Multiple scandals in recent years have led to a palpable anti-establishment feeling now amongst voters. Polling suggests this goes far beyond lack of belief in politicians, with major institutions such as the press and police also affected. There is also increasing awareness of the vastly disproportionate possession of wealth and power in the UK, with facts such as five families being richer than twelve million people resonating deeply.
So there is now the potential for a divide and rule culture in our society to also begin to breakdown too. But who is seen as being on the side of the majority?
Comedians, musicians and artists traditionally tend to be seen as outside the elite, even if privilege has resulted from their talents, if not led to them. Russell Brand, like Nigel Farage, is often discredited, but seemingly the inconsistencies, injustices and inadequacies of the status quo that he talks passionately about transcend his own circumstances. Personal experience of struggle in life does however seem to carry much weight, as evidenced by Brand’s battle with addiction and his openness about this.
Overcoming adversity is something that people can relate to and be inspired by, as shown by young cancer sufferer Stephen Sutton. His campaign raised awareness and £5 million, arguably achieving much more than anyone in a formal leadership role would have. The innovative CoppaFeel campaign (http://rethinkcancer.com/) similarly reaches others with a story of hope and positivity. Using social media to get messages out about change or making a difference creates a connection between people by being real, immediate and in bypassing bureaucracy.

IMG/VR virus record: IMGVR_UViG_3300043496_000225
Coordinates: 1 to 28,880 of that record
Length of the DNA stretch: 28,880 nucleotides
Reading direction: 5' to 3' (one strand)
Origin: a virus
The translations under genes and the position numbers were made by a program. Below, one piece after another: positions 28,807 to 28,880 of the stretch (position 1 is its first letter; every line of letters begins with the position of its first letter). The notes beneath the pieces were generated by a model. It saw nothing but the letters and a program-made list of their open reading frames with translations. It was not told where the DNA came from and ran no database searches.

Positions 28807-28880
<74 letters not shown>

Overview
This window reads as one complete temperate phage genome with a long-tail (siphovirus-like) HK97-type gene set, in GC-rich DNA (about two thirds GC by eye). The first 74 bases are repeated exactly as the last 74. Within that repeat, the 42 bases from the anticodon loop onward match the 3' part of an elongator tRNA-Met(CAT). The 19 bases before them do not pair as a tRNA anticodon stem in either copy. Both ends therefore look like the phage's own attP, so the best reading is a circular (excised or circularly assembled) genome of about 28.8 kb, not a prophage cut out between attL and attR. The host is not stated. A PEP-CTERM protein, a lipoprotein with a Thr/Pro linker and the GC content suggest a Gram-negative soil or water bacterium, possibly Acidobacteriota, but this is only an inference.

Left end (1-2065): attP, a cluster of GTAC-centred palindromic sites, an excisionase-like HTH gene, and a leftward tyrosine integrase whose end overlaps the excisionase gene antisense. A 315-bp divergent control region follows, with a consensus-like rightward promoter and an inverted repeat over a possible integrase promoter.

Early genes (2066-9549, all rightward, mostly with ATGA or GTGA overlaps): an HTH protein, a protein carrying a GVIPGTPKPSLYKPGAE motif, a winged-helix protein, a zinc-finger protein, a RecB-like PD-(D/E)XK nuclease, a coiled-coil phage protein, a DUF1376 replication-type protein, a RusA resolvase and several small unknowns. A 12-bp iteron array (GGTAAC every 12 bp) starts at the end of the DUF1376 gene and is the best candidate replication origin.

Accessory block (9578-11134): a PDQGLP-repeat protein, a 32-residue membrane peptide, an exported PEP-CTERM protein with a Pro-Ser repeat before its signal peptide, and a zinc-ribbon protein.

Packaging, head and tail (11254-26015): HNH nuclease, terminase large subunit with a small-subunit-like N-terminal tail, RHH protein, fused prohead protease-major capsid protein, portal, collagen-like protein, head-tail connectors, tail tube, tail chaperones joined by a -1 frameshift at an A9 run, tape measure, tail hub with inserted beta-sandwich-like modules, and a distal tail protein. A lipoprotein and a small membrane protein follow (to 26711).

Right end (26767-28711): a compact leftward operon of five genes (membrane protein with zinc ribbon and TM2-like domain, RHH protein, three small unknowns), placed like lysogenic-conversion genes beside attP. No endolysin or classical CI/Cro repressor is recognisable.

Locally the recent pressure on Sheffield United Football Club to disassociate with a convicted rapist became impossible to ignore due to the level of public debate and the strength of feeling expressed by respected community figures Jessica Ennis-Hill and Paul Heaton.
So, how can politicians match this authenticity in the transfer of power to the people whilst being part of the system?
Newly appointed Scottish First Minister Nicola Sturgeon, age 44, is the example to watch according to many commentators. In this age of mistrust she is polling strongly on trust. Her lifelong involvement in the SNP and effective grass roots work give her high credibility. She has also just appointed a senior ministerial team equally of women and men. This profile is reinforced by the striking recent rally of 12,000 people at the Glasgow Hydro arena.
The phrase ‘pale, male and stale’ may itself now be old hat, but may also serve as a useful prompt to all parties that the world in and outside politics is undergoing a bit of a revolution and being representative of the voters as well as representing them is fundamental.